R ◦ (→S|_{NF}_{RF}) is terminating, then →S ∩ NF2RF is terminating.

Proof_{.}
(1) Trivial.

(2) Termination of →∗

R◦ (→S|_{NF}_{RF}) clearly implies termination of →S|_{NF}_{RF}.

Since →S ∩ NF2RF ⊆ →S|NFRF, termination of →S ∩ NF

2

RF follows.

6 Proving Just/Fair-Termination

According to Corollary 1 and Proposition 4, we can prove rule fair-termination and rule RF-fair-termination of a TRS R by proving 1-label RF

-fair-termina-tion of R. By Theorems 1 and 2, given a TRS R, RF ⊆ R and S = R−RF, we

can characterize 1-label RF-fair-termination and 1-label RF-just-termination,

by respectively proving termination of the following reduction relations: 1-label RF-fair-termination 1-label RF-just-termination

→∗
S ◦ →RF (→S ∩ RED
2
RF)
∗
◦ (→RF ∩ RED
2
RF)
→S ∩ NF2RF →
∗
R◦ (→S|_{NF}_{RF})

Thus, in the following, we consider how to address these four termination problems in more detail.

6.1 Termination of →∗

S ◦ →RF

Given binary relations →1 and →2 on an abstract set A, →1 is called

rel-atively noetherian (or better, relrel-atively terminating) with respect to →2 if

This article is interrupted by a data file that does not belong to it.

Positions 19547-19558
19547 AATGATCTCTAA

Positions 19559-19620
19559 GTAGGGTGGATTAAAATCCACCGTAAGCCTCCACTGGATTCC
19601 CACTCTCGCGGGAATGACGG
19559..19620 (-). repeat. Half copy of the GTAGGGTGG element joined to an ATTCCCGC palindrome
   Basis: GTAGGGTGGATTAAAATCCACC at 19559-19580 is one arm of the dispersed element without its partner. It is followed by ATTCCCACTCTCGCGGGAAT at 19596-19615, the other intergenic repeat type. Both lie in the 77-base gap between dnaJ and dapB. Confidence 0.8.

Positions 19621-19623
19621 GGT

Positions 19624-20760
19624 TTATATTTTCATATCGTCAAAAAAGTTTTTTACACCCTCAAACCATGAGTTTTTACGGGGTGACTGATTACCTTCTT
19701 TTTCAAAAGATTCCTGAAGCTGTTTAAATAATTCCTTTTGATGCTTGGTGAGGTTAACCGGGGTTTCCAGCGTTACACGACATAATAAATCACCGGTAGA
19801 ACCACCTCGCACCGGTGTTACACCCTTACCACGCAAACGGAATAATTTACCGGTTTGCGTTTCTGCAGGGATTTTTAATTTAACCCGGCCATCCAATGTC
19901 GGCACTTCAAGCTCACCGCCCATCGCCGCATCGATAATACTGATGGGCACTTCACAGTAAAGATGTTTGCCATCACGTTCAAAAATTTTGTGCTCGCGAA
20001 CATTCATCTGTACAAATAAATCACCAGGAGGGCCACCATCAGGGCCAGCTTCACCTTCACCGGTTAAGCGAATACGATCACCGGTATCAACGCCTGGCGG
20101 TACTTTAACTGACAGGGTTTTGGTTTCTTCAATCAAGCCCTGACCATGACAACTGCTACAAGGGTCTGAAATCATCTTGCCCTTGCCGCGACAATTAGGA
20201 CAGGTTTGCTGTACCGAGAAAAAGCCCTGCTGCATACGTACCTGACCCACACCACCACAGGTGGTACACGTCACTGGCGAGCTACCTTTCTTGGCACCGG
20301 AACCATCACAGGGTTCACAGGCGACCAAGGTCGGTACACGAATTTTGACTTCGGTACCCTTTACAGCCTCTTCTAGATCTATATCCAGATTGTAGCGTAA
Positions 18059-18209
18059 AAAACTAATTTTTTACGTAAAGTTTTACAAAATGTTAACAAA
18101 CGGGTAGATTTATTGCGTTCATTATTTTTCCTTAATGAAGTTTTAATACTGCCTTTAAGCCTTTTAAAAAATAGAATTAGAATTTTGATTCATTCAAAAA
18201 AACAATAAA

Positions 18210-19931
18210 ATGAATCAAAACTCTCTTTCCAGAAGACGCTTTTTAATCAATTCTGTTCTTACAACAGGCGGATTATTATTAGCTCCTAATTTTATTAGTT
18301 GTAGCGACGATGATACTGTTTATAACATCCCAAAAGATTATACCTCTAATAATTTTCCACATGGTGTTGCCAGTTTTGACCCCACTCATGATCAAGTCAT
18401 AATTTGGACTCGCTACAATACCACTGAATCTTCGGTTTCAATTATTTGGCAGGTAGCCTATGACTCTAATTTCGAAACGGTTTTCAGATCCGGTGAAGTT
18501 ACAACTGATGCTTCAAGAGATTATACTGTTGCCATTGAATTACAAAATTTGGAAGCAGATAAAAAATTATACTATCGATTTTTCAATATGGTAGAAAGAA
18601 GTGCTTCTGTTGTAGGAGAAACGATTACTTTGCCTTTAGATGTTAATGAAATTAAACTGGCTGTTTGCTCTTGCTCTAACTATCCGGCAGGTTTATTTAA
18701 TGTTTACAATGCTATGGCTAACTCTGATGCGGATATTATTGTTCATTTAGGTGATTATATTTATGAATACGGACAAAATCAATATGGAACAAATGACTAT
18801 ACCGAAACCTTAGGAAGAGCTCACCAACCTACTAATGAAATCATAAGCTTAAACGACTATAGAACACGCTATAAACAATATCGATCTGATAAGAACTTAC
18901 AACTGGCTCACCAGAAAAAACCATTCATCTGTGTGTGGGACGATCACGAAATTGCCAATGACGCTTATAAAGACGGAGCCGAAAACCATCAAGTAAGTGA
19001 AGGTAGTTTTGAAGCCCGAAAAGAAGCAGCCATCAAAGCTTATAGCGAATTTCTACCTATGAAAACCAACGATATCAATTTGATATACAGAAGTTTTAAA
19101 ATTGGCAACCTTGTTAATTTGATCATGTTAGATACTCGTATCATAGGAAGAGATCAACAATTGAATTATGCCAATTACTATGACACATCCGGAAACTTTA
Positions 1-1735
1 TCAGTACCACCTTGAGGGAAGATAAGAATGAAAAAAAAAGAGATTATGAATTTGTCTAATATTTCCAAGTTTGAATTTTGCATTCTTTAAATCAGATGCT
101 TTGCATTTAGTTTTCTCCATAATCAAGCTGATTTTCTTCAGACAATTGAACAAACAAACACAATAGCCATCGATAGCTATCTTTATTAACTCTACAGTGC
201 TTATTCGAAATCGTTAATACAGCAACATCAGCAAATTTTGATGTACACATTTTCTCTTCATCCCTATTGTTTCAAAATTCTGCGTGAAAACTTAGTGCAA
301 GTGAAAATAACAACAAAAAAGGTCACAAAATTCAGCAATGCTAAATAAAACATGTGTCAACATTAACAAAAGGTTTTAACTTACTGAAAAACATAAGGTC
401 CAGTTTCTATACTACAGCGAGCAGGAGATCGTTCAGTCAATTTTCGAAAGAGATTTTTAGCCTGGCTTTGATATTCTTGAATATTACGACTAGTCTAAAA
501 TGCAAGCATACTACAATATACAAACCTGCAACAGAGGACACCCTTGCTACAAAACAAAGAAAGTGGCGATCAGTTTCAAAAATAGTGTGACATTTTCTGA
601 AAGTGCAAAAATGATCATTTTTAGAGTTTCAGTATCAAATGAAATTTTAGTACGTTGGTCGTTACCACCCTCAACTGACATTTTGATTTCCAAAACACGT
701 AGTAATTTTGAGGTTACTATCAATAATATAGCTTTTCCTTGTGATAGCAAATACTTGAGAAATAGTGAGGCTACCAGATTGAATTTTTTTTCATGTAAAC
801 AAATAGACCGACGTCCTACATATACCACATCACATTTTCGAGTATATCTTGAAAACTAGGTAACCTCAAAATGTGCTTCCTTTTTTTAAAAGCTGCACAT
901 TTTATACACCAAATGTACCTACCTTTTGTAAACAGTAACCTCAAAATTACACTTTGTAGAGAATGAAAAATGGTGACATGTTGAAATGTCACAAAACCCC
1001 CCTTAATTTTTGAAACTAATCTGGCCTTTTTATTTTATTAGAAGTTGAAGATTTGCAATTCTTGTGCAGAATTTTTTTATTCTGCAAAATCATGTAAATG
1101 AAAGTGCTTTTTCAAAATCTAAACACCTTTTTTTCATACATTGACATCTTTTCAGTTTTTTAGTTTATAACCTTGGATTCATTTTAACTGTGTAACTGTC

every infinite →1 ∪ →2-sequence contains only finitely many →1-steps (see

[11, Section 2.1], although the notion goes back to Klop: see also [16, Exercise 2.0.8(11)]). In his PhD thesis [11], Geser has investigated relative termination. In our setting, this notion is interesting due to the following result.

Proposition 12 [11] Let →1 and →2 be binary relations. Then, →∗2 ◦ →1 is

terminating if and only if →1 is relatively terminating with respect to →2.

Thus, according to this result, termination of →∗

S ◦ →RF can be investigated as

the relative termination of RF w.r.t. S. Fortunately, there are even automatic

tools such as Jambox [9], Matchbox [33], and TPA [17], which can be used to prove or disprove relative termination of TRSs.

Example 11 Consider the TRS R in Example 5. Let RF be the sub-TRS

consisting of the rule a -> b and S = R − RF. The TPA tool [17] can be used

to prove termination of →∗

S ◦ →RF.

Consider again the system R in Example 1 with RF consisting of the rules

end, execute, and remove and S = R−RF consisting of rules round, shift1,

and shift2. We have used TPA to obtain an automatic proof of termination of →∗

6.2 Termination of →S ∩ NF2RF

As remarked before, termination of →S ∩ NF2RF is guaranteed if S terminates,